Potamogeton spp.
Family: Potamogetonaceae
Project: Southwest Biodiversity Consortium
Herbs: rhizomes present or absent; tubers absent; turions present or absent. Stems terete or compressed, nodes occasionally with oil glands; turions with extremely shortened internodes, divided into outer and inner leaves; outer leaves 1--5 per side, similar to vegetative leaves or occasionally corrugate near base; inner leaves 1--10, rolled into fusiform structure, unmodified, or shortened and oriented at 90° angles to outer leaves. Leaves submersed or both submersed and floating, alternate to nearly opposite; stipules connate or not, if not, then convolute,  tubular, sheathing stem and young inflorescences. Submersed leaves sessile or petiolate; stipules either free from or adnate to base of leaf blade for less than ½ length of stipule, if adnate, then extending past adnation as free ligule; blade translucent, linear to orbiculate, not channeled, flattened, base acute to perfoliate, margins entire or serrate, rarely crispate, apex subulate to obtuse; veins 1--35. Floating leaves petiolate, rarely nearly sessile; stipules free from base of leaf blade; blade elliptic to ovate, leathery, base cuneate to rounded or cordate, margins entire, apex acute to obtuse; veins 1--51. Inflorescences spikes or panicles of spikes, submersed or emersed, capitate or cylindric; peduncles stiff, if long enough then projecting inflorescence above surface of water. Flowers: pistils 1 or 4. Fruits abaxially rounded or keeled, flattened to turgid, beaked; embryo coiled 1 or more times. x = 13 or 14. Potamogeton is one of the most important genera in the aquatic environment, especially as food or habitat for aquatic animals (R. R. Haynes 1975). A few species become slightly weedy, but not significantly so. Plants of Potamogeton are important in stabilizing substrates and removing particulate matter from the water column. The genus has been divided into several sections and numerous subsections (predominantly by J. O. Hagström 1916; see also R. R. Haynes 1975, 1985 for in-depth coverage of three subsections). After studying thousands of specimens over at least five continents, we believe that recognition of the many infrageneric categories is unwarranted. Consequently, we are not including infrageneric classification here.

Hybridization is common among members of the genus (J. O. Hagström 1916). Numerous hybrids were proposed, using intermediate stem anatomy as evidence of hybrid origin. We list all the hybrids that Hagström proposed for species that occur in North America. An additional 26 hybrids have been recognized for the British Isles (C. D. Preston 1995). Vegetative and reproductive morphology varies considerably in the genus. Two types of stems occur, rhizomes and erect stems. Some species have both, others have only erect stems. Two types of leaves exist, submersed and floating. Floating leaves have well-developed epidermis abaxially and adaxially, and well-developed cuticle at least adaxially. Floating leaves may be similar in shape to that of the submersed, or they may differ considerably. Submersed leaves have no cuticle and do not have well-developed epidermis. All species of Potamogeton have submersed leaves; some also have floating leaves. Occasionally, individuals of floating-leaved species lose their submersed leaves because of decay or wave action. Leaves of Potamogeton may be sessile or petiolate and are divided into at least blade and stipule. The stipule may be adnate to the blade for 1/3 or less the length of the stipule. Venation in the stipule is parallel, and veins may appear coarse as distinct ridges on the stipule (fibrous), or they may be much less obvious, even difficult to observe (delicate). Stipular tissue between veins of fibrous stipules decays, leaving strands of fibers, whereas veins and the tissue between them decay in delicate stipules.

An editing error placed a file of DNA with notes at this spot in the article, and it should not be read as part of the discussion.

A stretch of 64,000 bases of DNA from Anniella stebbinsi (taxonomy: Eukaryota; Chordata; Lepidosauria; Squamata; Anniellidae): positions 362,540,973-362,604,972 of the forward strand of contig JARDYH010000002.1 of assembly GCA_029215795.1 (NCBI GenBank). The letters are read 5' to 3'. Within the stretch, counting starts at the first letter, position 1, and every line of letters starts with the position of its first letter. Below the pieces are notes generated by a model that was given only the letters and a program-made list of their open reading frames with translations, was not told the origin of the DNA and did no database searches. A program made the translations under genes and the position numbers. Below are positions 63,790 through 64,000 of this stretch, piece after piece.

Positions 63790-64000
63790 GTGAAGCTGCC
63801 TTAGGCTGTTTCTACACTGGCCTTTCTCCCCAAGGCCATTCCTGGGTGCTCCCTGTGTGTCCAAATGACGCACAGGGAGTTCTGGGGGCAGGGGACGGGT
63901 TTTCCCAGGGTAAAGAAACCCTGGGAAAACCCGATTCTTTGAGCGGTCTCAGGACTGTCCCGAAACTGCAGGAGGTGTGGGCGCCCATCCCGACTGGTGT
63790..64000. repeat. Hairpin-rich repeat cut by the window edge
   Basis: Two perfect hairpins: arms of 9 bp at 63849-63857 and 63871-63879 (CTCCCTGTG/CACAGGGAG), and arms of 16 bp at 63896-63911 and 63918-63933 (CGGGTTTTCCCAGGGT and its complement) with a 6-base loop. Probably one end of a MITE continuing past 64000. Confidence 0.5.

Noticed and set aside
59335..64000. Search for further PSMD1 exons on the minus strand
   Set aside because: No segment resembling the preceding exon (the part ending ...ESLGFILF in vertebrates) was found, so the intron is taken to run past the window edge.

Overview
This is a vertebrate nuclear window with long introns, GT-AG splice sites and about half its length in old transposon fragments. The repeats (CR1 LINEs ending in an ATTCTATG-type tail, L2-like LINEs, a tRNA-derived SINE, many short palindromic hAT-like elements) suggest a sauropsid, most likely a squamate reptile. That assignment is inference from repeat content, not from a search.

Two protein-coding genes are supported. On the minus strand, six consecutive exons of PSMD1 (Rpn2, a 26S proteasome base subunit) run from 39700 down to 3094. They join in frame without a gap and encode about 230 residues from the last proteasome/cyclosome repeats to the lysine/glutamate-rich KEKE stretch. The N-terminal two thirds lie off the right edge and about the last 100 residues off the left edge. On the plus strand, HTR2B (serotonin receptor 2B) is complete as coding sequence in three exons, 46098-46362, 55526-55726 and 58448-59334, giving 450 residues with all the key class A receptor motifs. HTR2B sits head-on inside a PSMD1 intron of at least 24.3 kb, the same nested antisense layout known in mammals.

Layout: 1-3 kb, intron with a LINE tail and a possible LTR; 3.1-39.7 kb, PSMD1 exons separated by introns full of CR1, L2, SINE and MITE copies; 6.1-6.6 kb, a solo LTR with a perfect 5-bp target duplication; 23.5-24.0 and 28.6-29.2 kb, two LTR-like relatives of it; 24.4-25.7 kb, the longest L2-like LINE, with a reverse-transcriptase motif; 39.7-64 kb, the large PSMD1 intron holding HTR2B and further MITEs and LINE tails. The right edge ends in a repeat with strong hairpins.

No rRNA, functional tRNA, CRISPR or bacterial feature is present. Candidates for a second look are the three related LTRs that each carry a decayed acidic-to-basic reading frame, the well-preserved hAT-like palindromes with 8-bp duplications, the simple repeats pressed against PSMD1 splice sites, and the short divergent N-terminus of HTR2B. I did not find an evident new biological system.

Many species have oil glands on the stem at the node of submersed leaves. These glands are especially common on species with sessile leaves. Circular and ranging from green to golden to white, they are present at most nodes, sometimes at all, or possibly only occasionally present. The glands (or nodal glands) are best observed with dried specimenses, a good light source, and magnification of at least 15´, although they can be observed under less ideal conditions.

Inflorescences may be either emergent or submersed. Emergent inflorescences are elongate and almost always terminal on the stem, whereas submersed inflorescences are globular and axillary. Most species have either emergent inflorescences or submersed inflorescences, but not both (monomorphic). Other species have both types of inflorescences on one plant (dimorphic).

All specimens should be collected when in fruit. Fruiting characteristics are extremely important in the genus, although they are not always given in the key. Vegetative features during fruiting are distinctive for the species; consequently, they are included in the key. Important features of the fruit include presence or absence of lateral and abaxial wings, ribs, ridges, or keels. Here, 'ribbed' indicates a raised 'vein' on a rounded surface; 'ridged,'; a ridge with an obtuse angle; 'keeled,' a ridge with an acute angle; and 'winged,' a ridge that appears to have a wing distally.

Species
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